Only downside – I go through it quick.

It dwindles as I trail him to an aluminum barn on the outskirts of town.  Darkness inside.

Clearly a trap, but what could they possibly do to me?  Chewing a handful of jerky, I step forth.

The doors slide shut and a lamp snaps on, illuminating a greasy-looking man.


“Second time I’ve trapped you, Enyme.  You even trying?”  He prods.

“Didn’t help you much before,” I say with a grin.  He grins right back and fires his gun.

What the hell? That….hurt…

I look down at a bloody knee as I stumble.  Gilman points his weapon at my face, but then uses it to scratch his head.

“You know, been thinking.  Time to rename my gang.  Not really accurate anymore.”

A green dress emerges.

“Lexi?” I utter.

She giggles.  “I know, I know.  Most vegans never shut up about what they are, but I wanted to surprise you.  All that jerky isn’t healthy, babe.  These days they can make substitutes that taste just like the real thing.”

Gilman smiles again.  “Been a pleasure,” he says as he pulls the trigger.

B: Not sure mentioning one of the judges was necessary, nor taking a potshot at vegans, but this is pretty fun. “I down some burgers as I run,” is a great line. SILVER

BD: Okay, this is very much carried through by the confident prose. This is the third entry this week that seems based on a simple joke, and while it doesn’t have the heft of the State Farm story (if you can’t tell, I really liked that story) this still does a great job of elevating itself beyond the premise. GOLD

Gilman: Thanks for the homage. A nicely paced and explored little superhero tale, and even though it was set up right from the get-go, I didn’t see Lexi’s reappearance coming. I always suspected vegans were evil beneath it all. BRONZE

Pete: I really like the twist here, as the hero’s casual misogyny comes back to bite him in a big way. I wouldn’t call this story “subtle” really, but it plays it cool with his flippant attitude with Lexi. There are fun setpieces and cheesy dialog that make the whole thing work for me. You’ll have to tell me what the hero calls himself.  GOLD

Christina Pepper




Insults have followed in my wake since I was a child. My response? Laughter.

“You’re bulletproof,” Ingrid joked.

I just smiled.

My first shooting had been accidental. Out in the backyard with Dad cleaning his gun. Something jammed (doesn’t it always?) and the weapon went off at point-blank range.

Dad yelled, Mother ran from the house screaming. And I, just two years old, giggled. “Again?” I asked.

Words, bullets, they’re all the same to me. For reasons even I don’t understand, they can’t touch me.

Between my penchant for playing with weapons and my imperviousness to the comments of others, I didn’t feel much need to fit in with my peers. During my teenage years, I fell into a group best described as “goth,” but I couldn’t truly relate to their sense of alienation.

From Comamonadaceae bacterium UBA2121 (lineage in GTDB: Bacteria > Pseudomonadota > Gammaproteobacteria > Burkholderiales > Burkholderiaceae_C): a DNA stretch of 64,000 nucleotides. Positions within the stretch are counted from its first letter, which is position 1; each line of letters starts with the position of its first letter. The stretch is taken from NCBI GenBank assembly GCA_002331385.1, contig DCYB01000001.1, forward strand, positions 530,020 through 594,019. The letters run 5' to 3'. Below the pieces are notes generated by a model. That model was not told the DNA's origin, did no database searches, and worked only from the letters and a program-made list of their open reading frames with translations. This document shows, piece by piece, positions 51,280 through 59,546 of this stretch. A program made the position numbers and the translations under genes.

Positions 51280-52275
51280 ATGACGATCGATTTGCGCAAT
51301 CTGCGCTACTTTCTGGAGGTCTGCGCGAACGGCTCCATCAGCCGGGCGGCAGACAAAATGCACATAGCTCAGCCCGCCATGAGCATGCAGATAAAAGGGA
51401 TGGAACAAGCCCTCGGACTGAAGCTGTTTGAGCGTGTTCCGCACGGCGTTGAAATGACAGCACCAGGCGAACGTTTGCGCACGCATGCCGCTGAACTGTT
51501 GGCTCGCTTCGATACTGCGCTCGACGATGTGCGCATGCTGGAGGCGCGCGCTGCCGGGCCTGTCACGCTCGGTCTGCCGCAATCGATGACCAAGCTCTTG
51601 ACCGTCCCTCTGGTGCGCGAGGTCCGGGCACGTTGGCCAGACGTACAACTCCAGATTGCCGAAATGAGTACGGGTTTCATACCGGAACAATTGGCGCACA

My second shooting was of the heroin variety. A few of the people I associated with had scored some dope from a questionable source. I injected it into a vein and after 30 minutes, nothing had happened. Dustin went next. He was dead before morning.

I studied computer science in college and refrained from telling others about my growing collection of guns and knives. I contemplated joining Lollapalooza’s sideshow one summer, but I realized could earn more by coding.

Ingrid and I met around that time; although she was modest about her abilities, she had an almost intuitive grasp of programming languages. We spent more and more time together, first in the computer lab, later in my off-campus apartment.

She suggested I was being followed, but I shrugged it off. What could anyone possibly do to me?

When a SWAT team stormed the apartment at 2 a.m., I began to rethink my cavalier response to her concerns.

Ingrid looked so fragile in her nightgown as they handcuffed her.

I grabbed a revolver and put it to my head, as I’d done on hundreds of occasions. If they saw how pointless their weapons were, they would know to leave me alone.

I pulled back the hammer.

Ingrid screamed.

I fired.

B: I love the giggling baby and I enjoy the use of Ingrid to humanize our protagonist a bit. I am confused as to why our guy thinks that failing to shoot himself will ward off the SWAT team. They might be confused, sure, and their weapons would be useless, but it’s not like our guy couldn’t rot in a prison cell or be the subject of government testing. SILVER

BD: The narrative starts out a bit overstuffed, but starting with the ‘heroin’ line this story really takes off. The Ingrid character is a great addition and works well as a counterpoint to the protagonist. This is good stuff, and the only gripe I have is that it’s constrained by the word limit. I would read a full novel based off of this. GOLD